Nixon’s Surprise Visit from Elvis
President Richard Nixon shakes hands with Elvis Presley in the Oval Office. Presley was born on January 8, 1935, and Nixon was born on January 9, 1913 (100 years ago tomorrow).
Incidentally, the photo from this impromptu meeting on December 21, 1970, is among the most requested from the National Archives. The Elvis-Nixon meeting draws more inquiries than the Bill of Rights and the Constitution.
Birthday cheers for Elvis and Nixon!
-from the Nixon Library
Presley responded that he did his thing by “just singing.”
Elvis Presley arrives unannounced at the gate of the White House. He is there to see President Nixon and he is ready to sign up as a federal agent to combat drugs. It’s December 21, 1970.
What happens next? A Nixon Aide took these notes:
“The meeting opened with pictures taken of the President and Elvis Presley.
Presley immediately began showing the President his law enforcement paraphernalia including badges from police departments in California, Colorado and Tennessee…
The President mentioned that he thought Presley could reach young people, and that it was important for Presley to retain his credibility. Presley responded that he did his thing by ‘just singing.’ He said that he could not get to the kids if he made a speech on the stage, that he had to reach them in his own way. The President nodded in agreement…
Presley indicated to the President in an very emotional manner that he was ‘on your side.’” Read More
No video was taken of the President meeting The King, but here’s a sequence put together from the White House contact sheets.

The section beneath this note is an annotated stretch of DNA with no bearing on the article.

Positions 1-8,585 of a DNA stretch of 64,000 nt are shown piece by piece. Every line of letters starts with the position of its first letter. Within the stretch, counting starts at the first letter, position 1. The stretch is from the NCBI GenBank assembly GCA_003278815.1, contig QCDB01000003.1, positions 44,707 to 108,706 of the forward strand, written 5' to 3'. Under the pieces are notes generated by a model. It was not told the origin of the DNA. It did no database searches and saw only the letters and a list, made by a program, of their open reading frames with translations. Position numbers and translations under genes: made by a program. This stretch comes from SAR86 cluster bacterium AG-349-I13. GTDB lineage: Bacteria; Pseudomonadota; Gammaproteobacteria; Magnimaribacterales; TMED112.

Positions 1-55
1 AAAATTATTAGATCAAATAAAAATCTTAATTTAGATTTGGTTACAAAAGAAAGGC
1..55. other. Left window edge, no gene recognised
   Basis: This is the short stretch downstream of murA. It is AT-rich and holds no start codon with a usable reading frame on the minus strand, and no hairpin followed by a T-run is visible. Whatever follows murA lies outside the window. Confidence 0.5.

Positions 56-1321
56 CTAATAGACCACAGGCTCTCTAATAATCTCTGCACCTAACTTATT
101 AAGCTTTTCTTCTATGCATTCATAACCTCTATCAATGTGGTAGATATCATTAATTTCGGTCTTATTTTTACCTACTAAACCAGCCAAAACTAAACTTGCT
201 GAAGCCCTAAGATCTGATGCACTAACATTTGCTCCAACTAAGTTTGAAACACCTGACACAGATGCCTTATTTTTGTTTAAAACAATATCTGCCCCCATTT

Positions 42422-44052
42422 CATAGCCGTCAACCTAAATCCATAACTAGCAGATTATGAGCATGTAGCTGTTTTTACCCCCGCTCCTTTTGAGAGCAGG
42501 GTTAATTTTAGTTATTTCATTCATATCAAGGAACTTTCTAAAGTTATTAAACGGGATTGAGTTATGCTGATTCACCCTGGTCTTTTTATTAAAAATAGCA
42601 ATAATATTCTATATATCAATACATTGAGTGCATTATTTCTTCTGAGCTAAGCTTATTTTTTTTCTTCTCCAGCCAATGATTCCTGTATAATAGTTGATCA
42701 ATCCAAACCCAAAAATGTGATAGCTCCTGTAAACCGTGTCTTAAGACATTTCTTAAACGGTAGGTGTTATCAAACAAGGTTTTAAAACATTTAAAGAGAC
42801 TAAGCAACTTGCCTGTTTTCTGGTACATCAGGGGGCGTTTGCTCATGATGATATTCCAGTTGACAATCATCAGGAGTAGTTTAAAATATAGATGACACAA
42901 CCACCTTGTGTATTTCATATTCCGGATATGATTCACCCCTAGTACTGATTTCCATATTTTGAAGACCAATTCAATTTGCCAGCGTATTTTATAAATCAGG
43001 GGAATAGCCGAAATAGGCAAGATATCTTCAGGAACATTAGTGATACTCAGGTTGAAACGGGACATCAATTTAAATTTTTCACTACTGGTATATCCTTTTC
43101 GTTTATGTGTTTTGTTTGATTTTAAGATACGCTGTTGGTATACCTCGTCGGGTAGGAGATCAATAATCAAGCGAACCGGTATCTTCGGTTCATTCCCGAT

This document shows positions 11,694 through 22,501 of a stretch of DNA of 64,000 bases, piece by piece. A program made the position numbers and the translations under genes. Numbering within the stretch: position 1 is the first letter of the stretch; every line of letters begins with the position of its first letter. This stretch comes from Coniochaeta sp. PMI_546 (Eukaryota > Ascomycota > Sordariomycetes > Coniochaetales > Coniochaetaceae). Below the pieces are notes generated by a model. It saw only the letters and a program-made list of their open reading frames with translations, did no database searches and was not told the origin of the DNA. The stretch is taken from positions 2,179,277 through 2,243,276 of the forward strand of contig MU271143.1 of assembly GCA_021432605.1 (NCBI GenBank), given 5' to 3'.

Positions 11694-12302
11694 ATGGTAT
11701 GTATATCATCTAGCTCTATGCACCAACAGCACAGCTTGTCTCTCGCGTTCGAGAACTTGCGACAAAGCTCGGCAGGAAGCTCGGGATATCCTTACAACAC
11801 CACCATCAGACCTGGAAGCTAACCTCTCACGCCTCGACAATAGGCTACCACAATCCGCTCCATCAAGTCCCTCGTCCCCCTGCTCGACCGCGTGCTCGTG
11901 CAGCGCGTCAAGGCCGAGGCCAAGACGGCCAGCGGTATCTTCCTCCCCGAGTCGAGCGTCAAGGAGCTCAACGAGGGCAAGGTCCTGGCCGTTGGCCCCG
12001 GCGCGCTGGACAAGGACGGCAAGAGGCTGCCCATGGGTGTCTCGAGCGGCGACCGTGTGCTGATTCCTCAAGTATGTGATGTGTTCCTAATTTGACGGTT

From the Nixon Library - Elvis in the Oval Office
I felt a real special relationship to Elvis Presley because he came from Mississippi, he was a poor white kid, he sang with a lot of soul. He was sort of my roots — “Heartbreak Hotel” and “Hound Dog” and “Don’t Be Cruel” and “Love Me Tender,” that was sort of the beginning of the awakening of America to rock and roll.
President Bill Clinton in a 1997 interview with VH1.
If you’re near Little Rock, Arkansas, the “Elvis at 21” exhibit will be up for one more week, featuring photographs by Alfred Wertheimer of Elvis Presley at the very beginning of his fame.
Elvis Presley, January 8, 1935 – August 16, 1977
“We think it bad enough to send Elvis Presley in the Army, but if you cut his side burns off we will just die!”
-Linda Kelly, Sherry Bane, and Mickie Mattson writing to President Eisenhower, circa 1958
For some historical connect-the-dots, here’s the “Elvis Letter” referred to in the “I Found It in the National Archives” story submitted by Stuart Leibiger.
Thanks for the memories, Stuart!
From the holdings of the Eisenhower Presidential Library.